President Donald Trump amplified things on Tuesday when he openly mocked Christine Blasey Ford, Kavanaugh’s first accuser, who testified last week that she was sexually assaulted by Kavanuagh when both were in high school.
“I had one beer, that’s all I remember,” Trump said at a rally in Mississippi, pretending to be Ford.
The three Republican senators who have not said whether they will vote for Kavanuagh – Jeff Flake of Arizona, Susan Collins of Maine and Lisa Murkowski of Alaska – all criticized Trump's remarks.
But entrenched senators on both sides of the aisle have contributed to the discourse.
The maneuvers continued as Kavanaugh and Ford prepared to testify last week.
In a late-night email sent to reporters on the eve of the hearing, Republicans revealed they had interviewed two men who told the committee that they, not Kavanaugh, "had the encounter with Dr. Ford in 1982 that is the basis” of her claims.
Democrats said the release of the previously unknown interviews was a coordinated effort to “muddy the waters” before Ford testified.
During her testimony before the committee, Ford said she was "100 percent" certain that Kavanaugh was the teen who assaulted her that night.
This week, Senate Judiciary Committee Chairman Chuck Grassley wrote in a letter to Ford's attorney that a former boyfriend of hers told the committee he saw Ford coach a friend on how to take a polygraph. Grassley said that raises concerns about the reliability of the polygraph Ford took.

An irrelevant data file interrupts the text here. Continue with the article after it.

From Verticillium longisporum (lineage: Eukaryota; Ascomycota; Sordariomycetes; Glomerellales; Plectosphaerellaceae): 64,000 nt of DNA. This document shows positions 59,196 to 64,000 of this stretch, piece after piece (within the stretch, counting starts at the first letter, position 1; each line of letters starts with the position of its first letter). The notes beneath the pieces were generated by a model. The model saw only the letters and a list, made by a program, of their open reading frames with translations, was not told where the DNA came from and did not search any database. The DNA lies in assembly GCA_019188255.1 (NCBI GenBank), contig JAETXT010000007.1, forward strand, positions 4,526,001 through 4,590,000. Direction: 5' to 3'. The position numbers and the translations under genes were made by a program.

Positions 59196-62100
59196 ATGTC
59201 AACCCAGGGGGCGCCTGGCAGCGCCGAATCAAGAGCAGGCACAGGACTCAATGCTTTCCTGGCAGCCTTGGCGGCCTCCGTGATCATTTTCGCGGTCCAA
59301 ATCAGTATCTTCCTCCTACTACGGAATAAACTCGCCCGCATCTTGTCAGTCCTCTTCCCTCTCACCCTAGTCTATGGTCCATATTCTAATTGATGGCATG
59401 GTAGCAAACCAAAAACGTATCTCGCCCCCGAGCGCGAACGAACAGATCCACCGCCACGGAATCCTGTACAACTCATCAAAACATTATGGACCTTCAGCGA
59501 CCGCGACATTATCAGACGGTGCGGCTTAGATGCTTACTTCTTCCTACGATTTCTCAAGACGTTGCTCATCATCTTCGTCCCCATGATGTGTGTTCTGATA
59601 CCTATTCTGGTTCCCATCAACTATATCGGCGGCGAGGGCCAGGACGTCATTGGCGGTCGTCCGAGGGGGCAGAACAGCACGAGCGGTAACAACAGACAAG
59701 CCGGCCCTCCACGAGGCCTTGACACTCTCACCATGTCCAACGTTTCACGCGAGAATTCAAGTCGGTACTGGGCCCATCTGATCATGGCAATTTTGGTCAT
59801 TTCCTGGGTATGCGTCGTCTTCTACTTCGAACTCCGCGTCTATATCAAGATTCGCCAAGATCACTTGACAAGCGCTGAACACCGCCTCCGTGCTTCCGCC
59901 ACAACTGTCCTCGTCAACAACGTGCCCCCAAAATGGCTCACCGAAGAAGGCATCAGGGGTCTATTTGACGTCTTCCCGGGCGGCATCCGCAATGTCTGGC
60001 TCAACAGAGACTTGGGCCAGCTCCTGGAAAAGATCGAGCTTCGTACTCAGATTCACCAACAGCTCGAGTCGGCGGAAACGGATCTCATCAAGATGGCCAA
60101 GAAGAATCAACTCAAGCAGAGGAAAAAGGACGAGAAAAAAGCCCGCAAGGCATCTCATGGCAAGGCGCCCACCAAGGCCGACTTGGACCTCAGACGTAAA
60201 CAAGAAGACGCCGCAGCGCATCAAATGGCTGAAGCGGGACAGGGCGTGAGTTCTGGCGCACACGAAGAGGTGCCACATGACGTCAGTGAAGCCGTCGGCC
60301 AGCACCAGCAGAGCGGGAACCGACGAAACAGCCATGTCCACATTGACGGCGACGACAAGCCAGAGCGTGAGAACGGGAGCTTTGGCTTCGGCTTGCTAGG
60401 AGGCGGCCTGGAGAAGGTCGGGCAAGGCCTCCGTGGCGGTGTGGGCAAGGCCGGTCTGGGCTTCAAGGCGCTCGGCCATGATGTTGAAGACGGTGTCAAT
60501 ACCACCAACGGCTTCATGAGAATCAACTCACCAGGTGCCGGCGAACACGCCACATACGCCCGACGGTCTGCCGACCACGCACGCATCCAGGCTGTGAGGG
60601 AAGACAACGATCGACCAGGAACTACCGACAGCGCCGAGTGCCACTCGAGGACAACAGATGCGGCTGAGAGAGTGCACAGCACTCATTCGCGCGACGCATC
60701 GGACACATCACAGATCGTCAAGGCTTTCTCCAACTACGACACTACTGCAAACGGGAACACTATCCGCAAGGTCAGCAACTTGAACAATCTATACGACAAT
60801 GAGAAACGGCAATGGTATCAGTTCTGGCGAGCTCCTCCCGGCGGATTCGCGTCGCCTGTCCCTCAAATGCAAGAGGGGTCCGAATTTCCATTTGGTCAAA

Ford's legal team rejected the former boyfriend's account.
Also Tuesday, Judiciary Committee Republicans posted on their website comments from a man who said he had a relationship with Swetnick in the 1990s. Dennis Ketterer used what he said were details of her sex life to cast doubt on her claims about Kavanaugh.
Swetnick has not accused Kavanaugh of assaulting her, but of engaging in "abusive behavior" toward teenage girls while he was in high school.
Her attorney called Ketterer's statement a "piece of garbage."
On Wednesday, Democrats implied that – contrary to what Republicans claim – past FBI investigations of Kavanugh found something related to inappropriate sexual conduct or alcohol abuse.